CET and skills guides

Study and gain CET points through OT’s online CET exams, and access archived CET, CPD articles and skills guides in our education library

Find out more

Science and vision

News and features about the latest scientific developments and advances in optometry, ophthalmology and eye medicine

Find out more


News and features about the latest developments in optics with a focus on industry

Find out more

Professional support

News and features about the latest developments relating to professional support from across optics. This includes updates from optical organisations such as the AOP and the GOC

Find out more

In practice

News and in-depth features about business management and career development in optics

Find out more


Explore the latest UK and global jobs in the optical sector for optometrists, dispensing opticians and more

Find out more

Gene editing can cause unintended mutations

A new study has found that CRISPR gene editing sometimes hits other parts of the genome when targeting specific sections of DNA


Researchers have reported that gene editing can result in the introduction of hundreds of unintended mutations to the genome. 

The study, published in Nature Methods, comes as CRISPR gene editing technology begins to move into clinical trials in China, with a further clinical trial in the US planned for next year.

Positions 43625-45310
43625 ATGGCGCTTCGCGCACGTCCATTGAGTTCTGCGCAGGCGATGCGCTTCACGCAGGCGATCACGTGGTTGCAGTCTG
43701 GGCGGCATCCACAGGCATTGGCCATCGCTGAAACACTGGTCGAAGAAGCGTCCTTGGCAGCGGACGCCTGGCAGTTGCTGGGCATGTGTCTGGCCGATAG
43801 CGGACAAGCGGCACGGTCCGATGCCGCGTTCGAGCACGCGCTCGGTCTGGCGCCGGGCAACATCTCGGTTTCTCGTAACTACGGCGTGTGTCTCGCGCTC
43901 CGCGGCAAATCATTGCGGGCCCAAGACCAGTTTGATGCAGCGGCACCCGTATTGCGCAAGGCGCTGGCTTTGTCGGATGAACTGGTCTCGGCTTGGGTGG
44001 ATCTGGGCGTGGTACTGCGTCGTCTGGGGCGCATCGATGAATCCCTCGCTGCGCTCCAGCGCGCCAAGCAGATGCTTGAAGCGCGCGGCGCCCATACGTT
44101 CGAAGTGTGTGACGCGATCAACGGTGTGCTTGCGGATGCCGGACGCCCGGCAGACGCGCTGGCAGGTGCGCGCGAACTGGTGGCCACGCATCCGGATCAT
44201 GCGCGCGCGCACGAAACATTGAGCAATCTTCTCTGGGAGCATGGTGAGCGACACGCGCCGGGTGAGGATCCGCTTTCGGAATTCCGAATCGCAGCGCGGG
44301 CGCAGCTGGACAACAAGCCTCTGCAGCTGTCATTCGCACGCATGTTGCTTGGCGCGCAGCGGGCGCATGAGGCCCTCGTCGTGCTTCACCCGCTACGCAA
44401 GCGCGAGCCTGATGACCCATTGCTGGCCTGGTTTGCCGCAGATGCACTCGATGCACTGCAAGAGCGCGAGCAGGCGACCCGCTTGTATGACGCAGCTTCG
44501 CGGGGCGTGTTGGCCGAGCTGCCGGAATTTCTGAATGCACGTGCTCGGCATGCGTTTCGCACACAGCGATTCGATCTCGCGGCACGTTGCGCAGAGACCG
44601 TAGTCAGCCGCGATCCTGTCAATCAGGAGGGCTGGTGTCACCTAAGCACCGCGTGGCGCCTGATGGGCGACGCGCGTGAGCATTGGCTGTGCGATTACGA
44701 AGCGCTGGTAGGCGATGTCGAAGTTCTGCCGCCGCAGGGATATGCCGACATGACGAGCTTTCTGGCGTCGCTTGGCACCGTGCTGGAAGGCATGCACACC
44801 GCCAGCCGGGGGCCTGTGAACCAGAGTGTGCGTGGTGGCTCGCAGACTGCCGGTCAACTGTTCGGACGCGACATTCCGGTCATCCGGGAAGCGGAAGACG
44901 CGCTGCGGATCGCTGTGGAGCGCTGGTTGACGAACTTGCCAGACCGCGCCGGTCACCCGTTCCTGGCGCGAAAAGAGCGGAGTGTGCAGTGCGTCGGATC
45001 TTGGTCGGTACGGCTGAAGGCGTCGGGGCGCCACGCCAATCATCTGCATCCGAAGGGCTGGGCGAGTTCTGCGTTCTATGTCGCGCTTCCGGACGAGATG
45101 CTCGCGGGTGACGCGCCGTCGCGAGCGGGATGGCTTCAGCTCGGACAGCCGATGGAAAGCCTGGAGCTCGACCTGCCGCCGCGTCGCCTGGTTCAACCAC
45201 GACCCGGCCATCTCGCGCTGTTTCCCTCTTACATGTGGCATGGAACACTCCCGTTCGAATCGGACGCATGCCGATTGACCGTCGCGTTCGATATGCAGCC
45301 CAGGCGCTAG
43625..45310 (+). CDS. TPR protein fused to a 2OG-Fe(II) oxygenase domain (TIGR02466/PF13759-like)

Gene editing holds potential for the treatment of inherited eye conditions, including retinitis pigmentosa.

In the latest research, scientists sequenced the entire genome of mice that had undergone CRISPR gene editing. 

The researchers found that while the gene editing had successfully corrected a gene that caused blindness, there were more than 1500 single-nucleotide mutations and more than 100 larger gene deletions and insertions. 

None of the mutations were predicted by computer algorithms that are commonly used to look for off-target effects. 

Study co-author, Dr Stephen Tsang, told OT  that researchers needed to be aware of the potential for unintended effects of gene editing.

“We feel it’s critical that the scientific community consider the potential hazards of all off-target mutations caused by CRISPR,” he concluded. 

Researchers are working to increase the efficiency of gene editing by improving the components of the CRISPR system.